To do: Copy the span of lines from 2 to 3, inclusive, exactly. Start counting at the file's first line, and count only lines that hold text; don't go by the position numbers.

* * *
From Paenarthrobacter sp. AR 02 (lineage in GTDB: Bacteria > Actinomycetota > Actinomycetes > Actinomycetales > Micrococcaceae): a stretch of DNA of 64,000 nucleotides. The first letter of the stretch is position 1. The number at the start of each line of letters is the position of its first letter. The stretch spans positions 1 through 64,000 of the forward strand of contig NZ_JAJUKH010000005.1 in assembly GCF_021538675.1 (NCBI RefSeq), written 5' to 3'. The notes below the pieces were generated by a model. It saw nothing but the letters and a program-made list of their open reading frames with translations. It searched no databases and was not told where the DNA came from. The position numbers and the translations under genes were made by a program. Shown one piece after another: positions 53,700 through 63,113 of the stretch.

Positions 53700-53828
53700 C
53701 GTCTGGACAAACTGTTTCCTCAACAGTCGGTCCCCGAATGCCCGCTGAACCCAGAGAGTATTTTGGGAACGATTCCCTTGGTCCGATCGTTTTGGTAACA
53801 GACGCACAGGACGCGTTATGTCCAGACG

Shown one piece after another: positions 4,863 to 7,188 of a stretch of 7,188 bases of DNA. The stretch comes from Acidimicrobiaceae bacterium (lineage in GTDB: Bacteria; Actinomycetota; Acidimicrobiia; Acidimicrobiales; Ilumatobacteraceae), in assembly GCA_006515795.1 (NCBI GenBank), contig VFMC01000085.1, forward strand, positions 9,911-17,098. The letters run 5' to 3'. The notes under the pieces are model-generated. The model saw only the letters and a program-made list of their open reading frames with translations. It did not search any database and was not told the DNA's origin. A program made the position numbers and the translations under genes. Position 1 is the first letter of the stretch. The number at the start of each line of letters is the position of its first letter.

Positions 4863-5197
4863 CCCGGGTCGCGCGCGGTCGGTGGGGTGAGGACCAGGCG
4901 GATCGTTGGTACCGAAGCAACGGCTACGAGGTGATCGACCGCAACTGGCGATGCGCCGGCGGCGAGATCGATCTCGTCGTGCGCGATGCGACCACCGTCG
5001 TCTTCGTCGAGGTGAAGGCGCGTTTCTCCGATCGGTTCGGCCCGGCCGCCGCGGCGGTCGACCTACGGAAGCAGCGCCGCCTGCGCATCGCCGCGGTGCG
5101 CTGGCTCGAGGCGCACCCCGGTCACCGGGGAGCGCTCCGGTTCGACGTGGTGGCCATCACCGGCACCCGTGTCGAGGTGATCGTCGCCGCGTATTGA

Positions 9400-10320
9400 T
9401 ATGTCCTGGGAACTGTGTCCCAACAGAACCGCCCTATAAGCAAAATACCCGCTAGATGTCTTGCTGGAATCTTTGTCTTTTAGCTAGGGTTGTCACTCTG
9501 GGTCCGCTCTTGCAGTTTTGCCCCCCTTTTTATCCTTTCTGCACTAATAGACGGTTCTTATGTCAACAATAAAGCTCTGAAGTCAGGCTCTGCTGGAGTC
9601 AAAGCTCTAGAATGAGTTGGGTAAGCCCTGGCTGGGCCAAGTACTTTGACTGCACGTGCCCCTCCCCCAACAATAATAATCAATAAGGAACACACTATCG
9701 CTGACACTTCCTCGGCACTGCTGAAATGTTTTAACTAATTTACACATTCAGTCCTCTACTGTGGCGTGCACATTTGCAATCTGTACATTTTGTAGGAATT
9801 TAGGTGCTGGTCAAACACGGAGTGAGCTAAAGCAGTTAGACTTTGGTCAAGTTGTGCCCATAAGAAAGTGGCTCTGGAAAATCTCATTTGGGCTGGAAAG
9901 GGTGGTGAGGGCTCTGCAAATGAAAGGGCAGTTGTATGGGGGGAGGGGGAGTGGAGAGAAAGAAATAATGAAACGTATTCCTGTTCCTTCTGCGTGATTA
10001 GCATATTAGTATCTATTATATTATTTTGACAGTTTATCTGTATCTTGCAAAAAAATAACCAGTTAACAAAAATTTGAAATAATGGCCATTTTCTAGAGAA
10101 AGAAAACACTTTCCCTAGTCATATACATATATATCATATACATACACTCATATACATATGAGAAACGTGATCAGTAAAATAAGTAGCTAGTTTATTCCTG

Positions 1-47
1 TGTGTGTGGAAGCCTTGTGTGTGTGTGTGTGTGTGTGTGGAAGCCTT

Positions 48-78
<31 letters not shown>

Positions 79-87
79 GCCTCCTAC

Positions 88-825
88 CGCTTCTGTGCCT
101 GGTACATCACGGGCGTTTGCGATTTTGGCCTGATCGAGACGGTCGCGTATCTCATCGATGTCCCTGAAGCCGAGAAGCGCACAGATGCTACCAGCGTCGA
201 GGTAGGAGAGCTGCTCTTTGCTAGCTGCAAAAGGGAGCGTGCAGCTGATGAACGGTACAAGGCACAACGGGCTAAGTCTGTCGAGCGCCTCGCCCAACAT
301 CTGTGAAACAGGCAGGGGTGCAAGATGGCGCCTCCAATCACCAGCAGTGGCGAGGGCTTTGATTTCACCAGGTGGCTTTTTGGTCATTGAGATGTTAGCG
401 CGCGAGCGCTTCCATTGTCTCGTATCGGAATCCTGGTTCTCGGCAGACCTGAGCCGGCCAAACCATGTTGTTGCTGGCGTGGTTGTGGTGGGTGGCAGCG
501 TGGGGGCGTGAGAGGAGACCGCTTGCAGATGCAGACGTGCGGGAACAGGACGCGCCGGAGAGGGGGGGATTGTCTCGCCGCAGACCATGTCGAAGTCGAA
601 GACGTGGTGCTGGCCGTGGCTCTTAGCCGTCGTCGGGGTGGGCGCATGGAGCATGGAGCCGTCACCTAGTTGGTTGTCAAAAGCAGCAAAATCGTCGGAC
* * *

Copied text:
Positions 53700-53828
53700 C